- Publish Date
- Friday, 2 June 2017, 2:19PM
When a mum discovered her daughter's homework included a sexist message against working mothers, she decided to send her own message - by giving it a bit of a rewrite.
Lynne Polvino, 44, of New York had just arrived home and was preparing dinner while fielding unending questions from her 4-year-old son, Jasper, and also helping her six-year-old daughter Hazel, when a particular worksheet caught her eye, Daily Mail reported.
It was a story entitled Back to Work, which included blank sections for the students to fill in certain words. The first line read: "Lisa was not happy. Her mother was back at work."
Things didn't get better from there. It went on to describe how: "The morning was terrible. Lisa had to get to school on time. Her father had to get to work on time. And now, her mother was in a rush, too."
It even included a description of the breakfast dad had to make as: "not too good."
The story then has a 'happy' ending where Lisa arrives home to find her mother already home, telling her that she will leave work early every day to be home. "Lisa feels fine now," it concludes.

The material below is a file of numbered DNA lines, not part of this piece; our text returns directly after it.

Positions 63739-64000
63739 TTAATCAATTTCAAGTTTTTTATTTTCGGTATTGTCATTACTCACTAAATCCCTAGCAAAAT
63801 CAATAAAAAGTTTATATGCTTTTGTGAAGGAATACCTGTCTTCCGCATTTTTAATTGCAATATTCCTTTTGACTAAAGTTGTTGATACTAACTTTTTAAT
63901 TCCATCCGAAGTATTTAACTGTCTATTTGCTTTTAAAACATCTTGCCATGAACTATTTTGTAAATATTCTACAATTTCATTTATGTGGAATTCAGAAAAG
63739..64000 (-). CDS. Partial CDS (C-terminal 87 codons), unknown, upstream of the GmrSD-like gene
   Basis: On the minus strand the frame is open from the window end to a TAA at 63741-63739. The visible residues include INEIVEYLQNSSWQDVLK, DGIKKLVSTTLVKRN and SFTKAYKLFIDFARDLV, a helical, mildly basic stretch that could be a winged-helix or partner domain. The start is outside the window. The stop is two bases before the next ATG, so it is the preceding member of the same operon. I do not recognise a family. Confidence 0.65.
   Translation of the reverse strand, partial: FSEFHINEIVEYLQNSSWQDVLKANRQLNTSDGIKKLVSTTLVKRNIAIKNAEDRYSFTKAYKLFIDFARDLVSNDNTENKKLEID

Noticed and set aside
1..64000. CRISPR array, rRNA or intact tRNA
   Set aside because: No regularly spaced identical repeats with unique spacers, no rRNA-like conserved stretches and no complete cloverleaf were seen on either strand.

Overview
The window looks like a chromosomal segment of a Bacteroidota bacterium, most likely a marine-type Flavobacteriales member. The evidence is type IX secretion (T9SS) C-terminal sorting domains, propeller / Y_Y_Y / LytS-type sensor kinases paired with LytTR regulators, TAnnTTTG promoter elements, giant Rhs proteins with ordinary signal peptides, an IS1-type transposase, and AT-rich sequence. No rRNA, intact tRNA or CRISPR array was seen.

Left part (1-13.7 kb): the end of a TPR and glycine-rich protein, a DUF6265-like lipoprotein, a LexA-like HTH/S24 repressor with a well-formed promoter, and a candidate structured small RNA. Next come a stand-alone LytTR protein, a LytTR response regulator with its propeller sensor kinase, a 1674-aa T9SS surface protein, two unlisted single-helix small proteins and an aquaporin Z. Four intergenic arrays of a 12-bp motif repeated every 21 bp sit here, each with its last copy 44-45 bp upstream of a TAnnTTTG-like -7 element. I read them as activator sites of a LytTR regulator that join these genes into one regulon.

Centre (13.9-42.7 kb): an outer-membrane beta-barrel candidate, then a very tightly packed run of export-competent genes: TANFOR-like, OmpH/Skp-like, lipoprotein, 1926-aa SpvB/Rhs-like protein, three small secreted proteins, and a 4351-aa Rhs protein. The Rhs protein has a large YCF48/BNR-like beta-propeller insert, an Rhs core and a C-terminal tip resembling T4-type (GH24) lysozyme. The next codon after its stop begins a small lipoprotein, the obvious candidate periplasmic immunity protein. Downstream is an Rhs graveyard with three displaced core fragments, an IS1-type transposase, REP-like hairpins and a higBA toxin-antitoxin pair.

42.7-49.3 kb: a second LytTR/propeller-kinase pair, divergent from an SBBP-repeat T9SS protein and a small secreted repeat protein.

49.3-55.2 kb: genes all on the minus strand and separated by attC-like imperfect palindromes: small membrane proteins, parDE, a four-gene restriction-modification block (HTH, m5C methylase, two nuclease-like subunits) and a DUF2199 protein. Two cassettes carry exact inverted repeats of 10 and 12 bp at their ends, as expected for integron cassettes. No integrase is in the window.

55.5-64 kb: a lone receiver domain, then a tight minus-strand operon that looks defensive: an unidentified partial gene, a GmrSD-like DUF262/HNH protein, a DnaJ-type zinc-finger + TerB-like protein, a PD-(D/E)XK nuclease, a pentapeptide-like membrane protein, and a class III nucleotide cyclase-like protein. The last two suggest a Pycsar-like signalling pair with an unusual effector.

The worksheet left Lynne flabbergasted, telling Today that her shock after reading the story 'quickly turned to outrage."
"I mean, what decade are we in, anyway?" she said. "In this day and age, we're going to tell kids that mothers working outside the home makes their children and families unhappy? That fathers don't normally do things like cook and wash the dishes?"
So, instead of just allowing her daughter to submit the assignment, Lynne made her own version for Hazel to finish.
Lynne's new version of the story begins with: "Lisa was happy, her mother was back at work.
"Before Lisa was born, her mother worked in a big office. Because it valued her important contributions to the workplace, her employer offered nearly a year of paid maternity leave and flex time upon her return."
She also wrote that the father was also at home on paid paternity leave and was "contributing equally to the running of the household."
"Lisa's father made breakfast. It was very good and he had Lisa wash the dishes because all functional humans should learn to clean up after themselves."
It ended with: "Lisa was glad she was growing up in a society free of gender bias and misogyny."
Lynne went on to share the images on Facebook, where they have been shared more than 500 times and gained plenty of praise.
"Yes, love it! I hope when my child is an adult her world looks a lot closer to your rewrite," wrote one user.
Lynne also revealed on the post later that when she alerted the teacher at her daughter's school, she agreed that the worksheet "was outdated" and promised to review such assignments more carefully before sending them.
This article was first published on Daily Mail and is republished here with permission.